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"RPG" missing from today's MMORPGs

Alan Rose

Are you getting enough role-playing elements out of your MMO? Cari Davidson over at thinks we could use a lot more, and feels that a true MMORPG with an engaging storyline has yet to be created. She refers to the current crop of online time sinks as "glorified chat rooms" that are big on player interaction, but void of entertaining narrative or character development. The type of experience Davidson longs for may not be possible in today's MMOs, and she acknowledges this, sort of. Initially, she claims "it's really not that hard" to create player interactions that blend well with role-playing, character development, and storytelling. But then she recants, "telling a story in a world populated by thousands of players is a big challenge."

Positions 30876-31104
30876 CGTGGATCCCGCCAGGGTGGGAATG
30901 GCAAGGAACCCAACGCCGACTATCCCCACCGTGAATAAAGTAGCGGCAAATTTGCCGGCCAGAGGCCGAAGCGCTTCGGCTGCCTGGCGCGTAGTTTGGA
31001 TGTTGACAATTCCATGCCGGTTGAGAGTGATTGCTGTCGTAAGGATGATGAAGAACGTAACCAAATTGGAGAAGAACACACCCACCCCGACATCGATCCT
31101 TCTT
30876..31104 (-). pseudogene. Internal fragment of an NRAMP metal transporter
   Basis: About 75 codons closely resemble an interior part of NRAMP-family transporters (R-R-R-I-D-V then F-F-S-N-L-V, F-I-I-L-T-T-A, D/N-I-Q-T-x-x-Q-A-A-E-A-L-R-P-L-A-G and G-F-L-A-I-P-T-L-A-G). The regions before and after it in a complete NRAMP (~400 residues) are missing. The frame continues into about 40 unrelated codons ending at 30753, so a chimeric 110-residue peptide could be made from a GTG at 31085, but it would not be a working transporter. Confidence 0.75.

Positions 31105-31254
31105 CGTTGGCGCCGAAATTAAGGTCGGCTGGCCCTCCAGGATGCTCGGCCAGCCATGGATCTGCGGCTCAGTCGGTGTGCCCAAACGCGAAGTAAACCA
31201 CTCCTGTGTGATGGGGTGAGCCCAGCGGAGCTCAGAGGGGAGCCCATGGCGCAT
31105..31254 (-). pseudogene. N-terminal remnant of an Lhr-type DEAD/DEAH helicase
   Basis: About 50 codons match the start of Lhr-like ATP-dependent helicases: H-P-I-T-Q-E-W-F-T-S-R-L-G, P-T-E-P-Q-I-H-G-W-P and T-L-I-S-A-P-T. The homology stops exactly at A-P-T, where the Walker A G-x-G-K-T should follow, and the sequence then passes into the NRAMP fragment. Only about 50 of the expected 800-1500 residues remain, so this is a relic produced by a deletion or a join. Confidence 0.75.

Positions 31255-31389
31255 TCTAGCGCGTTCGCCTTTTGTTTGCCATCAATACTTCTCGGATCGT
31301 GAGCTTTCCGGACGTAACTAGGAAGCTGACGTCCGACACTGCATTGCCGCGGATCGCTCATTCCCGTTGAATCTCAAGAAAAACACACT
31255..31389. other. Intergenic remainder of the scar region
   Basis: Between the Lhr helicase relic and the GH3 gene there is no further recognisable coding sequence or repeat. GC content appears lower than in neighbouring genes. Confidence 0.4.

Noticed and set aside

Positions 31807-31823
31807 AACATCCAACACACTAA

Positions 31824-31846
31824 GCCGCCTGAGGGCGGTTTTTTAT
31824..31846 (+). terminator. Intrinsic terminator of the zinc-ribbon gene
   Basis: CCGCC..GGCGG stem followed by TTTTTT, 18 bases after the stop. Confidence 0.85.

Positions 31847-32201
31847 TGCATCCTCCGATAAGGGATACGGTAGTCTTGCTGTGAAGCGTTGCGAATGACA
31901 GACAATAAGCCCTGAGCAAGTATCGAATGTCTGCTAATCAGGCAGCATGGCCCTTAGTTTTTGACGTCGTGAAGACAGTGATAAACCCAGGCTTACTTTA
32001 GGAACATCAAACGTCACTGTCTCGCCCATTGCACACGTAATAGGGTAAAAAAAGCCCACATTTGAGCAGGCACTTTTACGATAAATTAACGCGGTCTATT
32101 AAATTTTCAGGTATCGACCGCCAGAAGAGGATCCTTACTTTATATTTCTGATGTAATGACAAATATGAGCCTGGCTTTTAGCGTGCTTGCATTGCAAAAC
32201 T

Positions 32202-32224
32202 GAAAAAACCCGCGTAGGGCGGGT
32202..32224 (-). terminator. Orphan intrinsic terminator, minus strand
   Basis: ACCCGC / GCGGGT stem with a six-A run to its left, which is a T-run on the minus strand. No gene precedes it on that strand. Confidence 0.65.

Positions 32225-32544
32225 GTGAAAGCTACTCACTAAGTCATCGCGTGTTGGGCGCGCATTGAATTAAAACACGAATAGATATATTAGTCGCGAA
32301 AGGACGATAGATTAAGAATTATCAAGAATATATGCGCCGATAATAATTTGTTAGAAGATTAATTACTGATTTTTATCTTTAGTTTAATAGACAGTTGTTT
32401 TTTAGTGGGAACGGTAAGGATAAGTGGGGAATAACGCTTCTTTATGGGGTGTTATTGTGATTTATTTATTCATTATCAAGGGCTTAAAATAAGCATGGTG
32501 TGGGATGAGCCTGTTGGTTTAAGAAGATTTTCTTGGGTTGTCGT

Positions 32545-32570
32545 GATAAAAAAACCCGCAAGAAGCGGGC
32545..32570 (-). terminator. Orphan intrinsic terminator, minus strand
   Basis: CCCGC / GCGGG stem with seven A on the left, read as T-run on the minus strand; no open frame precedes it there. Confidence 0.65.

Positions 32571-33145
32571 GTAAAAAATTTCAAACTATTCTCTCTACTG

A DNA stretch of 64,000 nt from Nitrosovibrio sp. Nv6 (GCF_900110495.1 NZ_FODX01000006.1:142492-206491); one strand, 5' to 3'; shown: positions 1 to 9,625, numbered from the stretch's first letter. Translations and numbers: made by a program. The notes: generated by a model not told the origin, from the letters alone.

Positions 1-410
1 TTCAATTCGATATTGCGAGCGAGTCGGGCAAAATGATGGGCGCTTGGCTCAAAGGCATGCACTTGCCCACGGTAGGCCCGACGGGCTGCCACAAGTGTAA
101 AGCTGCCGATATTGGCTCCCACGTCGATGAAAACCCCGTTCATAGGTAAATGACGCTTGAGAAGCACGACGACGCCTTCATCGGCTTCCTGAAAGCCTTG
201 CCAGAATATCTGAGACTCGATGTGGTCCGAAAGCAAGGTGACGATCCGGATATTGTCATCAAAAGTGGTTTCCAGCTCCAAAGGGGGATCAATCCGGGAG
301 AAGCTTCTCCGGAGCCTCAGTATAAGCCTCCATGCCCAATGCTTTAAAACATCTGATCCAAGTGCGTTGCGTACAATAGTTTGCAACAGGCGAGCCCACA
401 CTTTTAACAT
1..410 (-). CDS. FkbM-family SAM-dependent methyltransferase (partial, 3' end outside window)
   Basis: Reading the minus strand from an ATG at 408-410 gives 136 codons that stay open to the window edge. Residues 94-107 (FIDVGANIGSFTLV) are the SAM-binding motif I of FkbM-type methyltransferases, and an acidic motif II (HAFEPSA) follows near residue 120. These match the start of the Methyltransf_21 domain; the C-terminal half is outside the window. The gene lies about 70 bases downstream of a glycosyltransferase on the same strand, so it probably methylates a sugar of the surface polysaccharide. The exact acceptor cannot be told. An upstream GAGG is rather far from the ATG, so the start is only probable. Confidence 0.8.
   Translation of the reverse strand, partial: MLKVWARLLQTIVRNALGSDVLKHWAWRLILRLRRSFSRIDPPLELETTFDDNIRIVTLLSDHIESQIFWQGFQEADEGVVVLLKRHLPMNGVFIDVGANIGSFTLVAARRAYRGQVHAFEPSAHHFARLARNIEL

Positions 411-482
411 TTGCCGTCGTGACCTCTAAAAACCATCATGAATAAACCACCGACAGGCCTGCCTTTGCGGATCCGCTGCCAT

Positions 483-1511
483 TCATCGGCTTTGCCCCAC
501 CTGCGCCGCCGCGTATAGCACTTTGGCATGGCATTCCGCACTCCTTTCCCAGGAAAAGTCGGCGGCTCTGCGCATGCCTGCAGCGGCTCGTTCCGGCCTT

I would subscribe to the latter train of thought, and I suspect Dungeons & Dragons Online developer Turbine would as well. DDO favors the "meet and greet" party formation, and the system creates an instance of each dungeon for you and your co-players. This type of controlled gameplay experience allows for the possibility of more immersive storytelling, but its execution has met with little success. As a result, Turbine has added solo play to DDO, and PvP is on the way. Which means more lifeless, formulaic quests for those gamers who prefer a little more depth to their adventures.

A happy medium has been around for the past four years in the form of Neverwinter Nights. It supports dozens of party members and, while not quite massive, is considerably larger than a typical Baldur's Gate or Diablo II session. Skilled modders have succeeded in prolonging NWN so successfully that BioWare has even hired some of them on -- maybe to work on the Canadian developer's new MMORPG.

What are your thoughts on the current state of MMORPGs?

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